Initially, the system was to cover 41,000 miles of road, including 2,000 miles of existing toll roads. It was to be completed in 1975. As time passed it became obvious that goal would not be reached. We came close though; by then the system had about 35,000 miles of roadway.
President Eisenhower, Senator Albert Gore, Sr., Representatives George Fallon and Thomas Boggs, along with Frank Turner, chief of what is now called the Federal Highway Administration, are commonly seen as the fathers of the Interstate system.
There is some disagreement over when the first Interstate was made. Pennsylvania, with its Turnpike, Missouri, with its Interstates 44 and 70 and Kansas with its Interstate 70 all lay claim to being the first. The first three contracts under the new program were signed in Missouri on August 2, 1956. However, all of these roads were either started before the Interstate act was approved, or were upgrades of existing roads. The Pennsylvania Turnpike opened on October 1, 1940 and was the first limited-access, divided highway in the country.
The original name was the "National System of Interstate and Defense Highways." In October 1990, President Bush signed legislation changing it to the Dwight D. Eisenhower System of Interstate and Defense Highways."
In February 1994, the American Society of Civil Engineers declared the Interstate system one of the "Seven Wonders of the United States." Other wonders include the Hoover Dam and the Golden Gate Bridge.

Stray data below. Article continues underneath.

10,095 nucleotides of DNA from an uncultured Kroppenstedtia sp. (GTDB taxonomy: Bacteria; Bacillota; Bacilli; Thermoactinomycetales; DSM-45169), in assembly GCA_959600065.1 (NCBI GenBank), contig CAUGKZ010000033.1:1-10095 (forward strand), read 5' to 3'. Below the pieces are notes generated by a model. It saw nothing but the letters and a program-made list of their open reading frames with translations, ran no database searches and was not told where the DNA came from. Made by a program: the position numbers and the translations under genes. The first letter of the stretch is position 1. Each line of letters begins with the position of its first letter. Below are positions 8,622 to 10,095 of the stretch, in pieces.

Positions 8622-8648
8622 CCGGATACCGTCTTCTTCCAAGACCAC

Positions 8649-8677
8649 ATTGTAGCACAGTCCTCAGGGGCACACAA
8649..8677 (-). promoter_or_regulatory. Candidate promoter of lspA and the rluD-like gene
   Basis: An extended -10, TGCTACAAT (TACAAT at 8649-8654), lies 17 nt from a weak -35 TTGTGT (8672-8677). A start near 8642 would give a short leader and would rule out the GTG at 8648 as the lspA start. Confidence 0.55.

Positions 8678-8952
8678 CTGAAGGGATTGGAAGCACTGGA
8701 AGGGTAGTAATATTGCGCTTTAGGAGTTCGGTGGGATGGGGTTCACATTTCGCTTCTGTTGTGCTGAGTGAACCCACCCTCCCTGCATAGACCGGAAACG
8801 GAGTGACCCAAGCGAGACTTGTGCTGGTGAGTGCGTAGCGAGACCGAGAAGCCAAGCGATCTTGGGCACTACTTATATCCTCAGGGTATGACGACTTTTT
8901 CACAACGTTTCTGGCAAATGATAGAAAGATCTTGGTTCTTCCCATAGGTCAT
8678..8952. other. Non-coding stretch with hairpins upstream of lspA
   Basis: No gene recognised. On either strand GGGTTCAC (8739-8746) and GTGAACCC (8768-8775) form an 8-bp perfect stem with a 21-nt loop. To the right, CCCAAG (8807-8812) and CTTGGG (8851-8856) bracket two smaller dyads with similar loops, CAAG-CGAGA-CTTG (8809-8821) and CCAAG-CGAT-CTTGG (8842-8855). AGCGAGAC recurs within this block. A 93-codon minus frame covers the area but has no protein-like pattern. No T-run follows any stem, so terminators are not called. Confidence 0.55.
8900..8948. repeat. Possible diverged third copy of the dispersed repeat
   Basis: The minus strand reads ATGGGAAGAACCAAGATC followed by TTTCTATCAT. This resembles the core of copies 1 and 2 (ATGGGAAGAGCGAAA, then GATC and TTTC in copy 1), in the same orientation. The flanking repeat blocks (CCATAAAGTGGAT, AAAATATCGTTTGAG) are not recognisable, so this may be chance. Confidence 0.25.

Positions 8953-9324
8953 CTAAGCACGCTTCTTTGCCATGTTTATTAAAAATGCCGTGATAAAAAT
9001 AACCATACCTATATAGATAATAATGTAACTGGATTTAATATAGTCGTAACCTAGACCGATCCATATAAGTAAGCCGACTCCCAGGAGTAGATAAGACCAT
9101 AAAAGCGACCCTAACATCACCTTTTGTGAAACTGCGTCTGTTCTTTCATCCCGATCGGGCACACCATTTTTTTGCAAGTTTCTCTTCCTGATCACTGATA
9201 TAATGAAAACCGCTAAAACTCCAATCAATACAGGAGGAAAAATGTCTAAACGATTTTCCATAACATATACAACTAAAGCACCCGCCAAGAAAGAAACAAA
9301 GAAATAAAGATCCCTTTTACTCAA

The economic impact of this, the world's largest public works project, is incalculable. There is hardly one aspect of American society that hasn't been affected by the Interstates.
As of December 31, 1995 only 30 miles remain to be built, with 25 of those 30 miles already under construction and the other five in the design phase. When completed, there will be 42,796 miles of Interstates. They represent one percent of the nation's total road mileage yet carry over 20 percent of the nation's traffic.
The longest Interstate is I-90, which runs from Boston to Seattle, a distance of 3,081 miles. At 75 mph it would take you 41 hours to cover that distance non-stop. The second longest is I-80, which covers the 2,907 miles between New York City and San Francisco.
Interstates 5, 10, 15, 20, 25, 35, 40, 70, 75, 80, 90, 94 and 95 are all more than 1,000 miles long.
The shortest Interstate is I-878 in New York City, which is all of seven-tenths of a mile long. That's 3,696 feet.
The highest Interstate route number is I-990 north of Buffalo, NY. The lowest is I-4 across Florida
The only state without any Interstate routes is Alaska.
Interstates carry nearly 60,000 people per route-mile per day, 26 times the amount of all other roads, and 22 times the amount of rail passenger services. Over the past 40 years, that's the equivalent of a trip to the moon for every person in California, New York, Texas, and New Jersey combined.
Over 55,000 bridges had to be built.
There are a total of 58 one- or two-number Interstates in the continental U.S. Of those 58, 27 run primarily east west. The other 31 go primarily north south. There are three Interstates in Hawaii (H-1, H-2, and H-3).
East-west interstate route numbers end in an even number. North-south routes end in an odd number. The basis for this numbering system goes back to the 1920's.
If the first digit of a three-digit interstate route number is odd, it is a spur into a city. If it is even, it goes through or around a city.
1919 Transcontinental Motor Convoy
Woodrow Wilson - Motorist Extraordinaire